The Salon at Aspen’s Wheeler Opera House Sunday
A.J. Finney says he became a comedian because therapy was expensive and open-mics were free.
“But the sound of laughter and that magical moment when everyone’s so engulfed in the performance that it relieves us from our daily worries, that’s why I keep doing it,” Finney writes in his artist bio.
The Midwestern stand-up comedian, along with an eclectic group of artists from the Roaring Fork Valley and beyond, will star on the stage of the Wheeler Opera House Sunday as part of the fifth-annual local Salon production.
Modeled after the 19th-century European salons, The Salon is an award-winning performance that started in Philadelphia more than 30 years ago.
Andrea Clearfield, a renowned composer and Aspen Music Festival and School alum, founded the original Salon series in 1986.
Alongside local artist Alya Howe, the two are co-curating The Salon series to perform onstage at the Wheeler.
“The Salon is an intimate forum (for artists) to share something (they) are passionate, knowledge and skillful about,” Howe explained, “and then invite the audience to hear your form of expression in a new way.”
The curators each selected three artists to participate in The Salon, with Clearfield finding performers from all over and Howe dipping into a local pool of talent.
“We have incredible artists in the valley that I have been mining,” Howe said, noting the number of local musicians who are asked more often to play cover material than perform their own.
“I ask them, ‘Do you have original work that’s not marketable in hotel lobbies or weddings?’” Howe said. “(The Salon) is an invitation to play or let the artist in you speak about what’s important to you right now.”
At The Salon, each artist has 15 minutes of stage time to discuss or perform his or her art. Sunday’s performance at the Wheeler will feature singing, storytelling, stand-up comedy, poetry, the harp, piano and more.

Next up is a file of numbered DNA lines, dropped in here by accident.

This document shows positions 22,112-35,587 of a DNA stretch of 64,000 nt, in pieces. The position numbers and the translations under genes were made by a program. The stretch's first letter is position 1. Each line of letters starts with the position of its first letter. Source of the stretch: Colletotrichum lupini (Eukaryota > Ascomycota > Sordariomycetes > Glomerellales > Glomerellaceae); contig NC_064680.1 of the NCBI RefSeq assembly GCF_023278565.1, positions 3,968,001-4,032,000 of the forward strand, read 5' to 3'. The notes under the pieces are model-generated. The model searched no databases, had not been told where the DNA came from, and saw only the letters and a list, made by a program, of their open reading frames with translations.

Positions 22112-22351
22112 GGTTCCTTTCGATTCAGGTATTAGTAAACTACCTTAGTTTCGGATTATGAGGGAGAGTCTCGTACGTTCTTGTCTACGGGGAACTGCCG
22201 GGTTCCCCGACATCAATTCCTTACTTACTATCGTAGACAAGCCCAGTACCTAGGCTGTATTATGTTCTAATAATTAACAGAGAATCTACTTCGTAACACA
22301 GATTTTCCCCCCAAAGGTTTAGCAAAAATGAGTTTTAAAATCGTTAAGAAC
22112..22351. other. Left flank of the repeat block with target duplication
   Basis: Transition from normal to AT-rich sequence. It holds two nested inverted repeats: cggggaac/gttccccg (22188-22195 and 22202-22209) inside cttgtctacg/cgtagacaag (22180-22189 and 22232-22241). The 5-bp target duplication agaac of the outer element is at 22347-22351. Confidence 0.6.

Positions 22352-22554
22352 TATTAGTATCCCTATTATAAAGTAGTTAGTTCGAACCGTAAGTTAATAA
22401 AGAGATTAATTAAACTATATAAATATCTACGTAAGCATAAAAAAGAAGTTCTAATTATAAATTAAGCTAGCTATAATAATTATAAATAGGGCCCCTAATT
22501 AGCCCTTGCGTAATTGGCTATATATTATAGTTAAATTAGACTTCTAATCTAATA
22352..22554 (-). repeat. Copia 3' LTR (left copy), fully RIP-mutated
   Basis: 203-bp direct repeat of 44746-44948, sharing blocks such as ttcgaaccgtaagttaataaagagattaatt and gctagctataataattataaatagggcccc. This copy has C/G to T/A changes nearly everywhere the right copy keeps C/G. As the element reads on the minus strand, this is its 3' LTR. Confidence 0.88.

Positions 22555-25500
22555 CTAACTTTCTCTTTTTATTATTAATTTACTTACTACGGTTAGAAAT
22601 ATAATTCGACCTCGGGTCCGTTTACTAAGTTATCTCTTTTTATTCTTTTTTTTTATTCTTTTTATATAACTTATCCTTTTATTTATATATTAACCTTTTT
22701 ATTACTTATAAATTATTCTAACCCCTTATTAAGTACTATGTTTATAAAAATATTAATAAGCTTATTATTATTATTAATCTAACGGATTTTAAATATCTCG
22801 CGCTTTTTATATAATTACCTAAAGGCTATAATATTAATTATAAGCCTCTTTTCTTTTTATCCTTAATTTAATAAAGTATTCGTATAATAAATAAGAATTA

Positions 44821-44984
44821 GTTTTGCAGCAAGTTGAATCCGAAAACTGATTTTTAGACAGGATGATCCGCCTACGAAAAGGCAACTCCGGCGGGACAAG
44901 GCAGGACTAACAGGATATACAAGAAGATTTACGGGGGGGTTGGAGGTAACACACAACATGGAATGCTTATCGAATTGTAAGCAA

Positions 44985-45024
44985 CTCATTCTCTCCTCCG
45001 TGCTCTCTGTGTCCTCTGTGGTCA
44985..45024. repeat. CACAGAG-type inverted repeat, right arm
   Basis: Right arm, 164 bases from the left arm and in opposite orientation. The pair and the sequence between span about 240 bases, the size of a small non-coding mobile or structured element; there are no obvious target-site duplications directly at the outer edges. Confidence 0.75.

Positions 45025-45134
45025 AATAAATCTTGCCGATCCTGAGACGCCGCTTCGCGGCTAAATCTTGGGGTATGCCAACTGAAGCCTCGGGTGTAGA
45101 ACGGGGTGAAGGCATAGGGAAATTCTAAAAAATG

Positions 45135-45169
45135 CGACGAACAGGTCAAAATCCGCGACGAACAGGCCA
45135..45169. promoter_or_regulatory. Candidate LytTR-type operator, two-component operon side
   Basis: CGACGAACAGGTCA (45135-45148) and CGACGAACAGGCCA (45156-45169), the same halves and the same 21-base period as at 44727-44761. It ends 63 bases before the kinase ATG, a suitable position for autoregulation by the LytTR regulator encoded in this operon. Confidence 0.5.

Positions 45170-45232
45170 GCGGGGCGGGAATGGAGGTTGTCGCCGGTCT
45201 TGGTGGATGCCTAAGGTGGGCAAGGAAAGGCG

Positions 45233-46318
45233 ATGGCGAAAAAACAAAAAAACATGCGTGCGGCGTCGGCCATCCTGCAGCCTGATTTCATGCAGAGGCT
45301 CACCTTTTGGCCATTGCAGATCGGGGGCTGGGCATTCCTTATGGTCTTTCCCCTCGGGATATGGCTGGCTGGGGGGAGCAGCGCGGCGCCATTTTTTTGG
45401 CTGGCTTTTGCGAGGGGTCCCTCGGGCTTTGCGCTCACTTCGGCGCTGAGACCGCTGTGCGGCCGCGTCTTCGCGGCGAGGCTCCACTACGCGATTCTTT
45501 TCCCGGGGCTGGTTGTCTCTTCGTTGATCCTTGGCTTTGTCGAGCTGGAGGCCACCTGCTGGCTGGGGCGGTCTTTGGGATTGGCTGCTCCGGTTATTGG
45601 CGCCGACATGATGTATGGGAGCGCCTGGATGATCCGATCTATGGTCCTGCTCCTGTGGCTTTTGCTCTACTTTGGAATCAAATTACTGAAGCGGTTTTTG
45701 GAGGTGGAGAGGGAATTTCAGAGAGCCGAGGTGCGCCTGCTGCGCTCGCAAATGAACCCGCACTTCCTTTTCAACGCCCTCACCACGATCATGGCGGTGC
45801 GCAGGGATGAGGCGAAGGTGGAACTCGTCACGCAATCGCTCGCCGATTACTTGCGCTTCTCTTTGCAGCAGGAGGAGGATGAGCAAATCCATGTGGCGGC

“Andrea’s Salon is 30 years old, it’s an institution,” Howe raved of her co-curator, adding that her success within a “male-dominated world” of music writing makes it all the more impressive.
The local Salon rendition started five years ago under the direction of Justice Snow’s proprietress Michele Kiley.
Howe, who helped curate the series alongside Kiley, said the idea was to offer the community a “more local, fringe-y and affordable arts programming.”
“It’s bringing something to the valley that doesn’t often occur,” said Snowmass native and poet Elissa Rodman, who will read her work at Sunday’s Salon. “Having venue for a wide variety or artists to come together is really something I’m excited to be apart of.
“It’s a beautiful thing because it’s more vulnerable to be on the stage reading your work, rather than someone reading it on the page.”
After performing inside Justice Snow’s for more than four years, The Salon relocated to the Wheeler Opera House’s lobby bar, where its most recent show occurred.
But for The Salon’s fifth anniversary, Howe said, “We wanted to do something more special and put everyone on stage.
“It’s hard to explain that there’s nothing like a Salon,” she said. “But there is just something so magical about it.”
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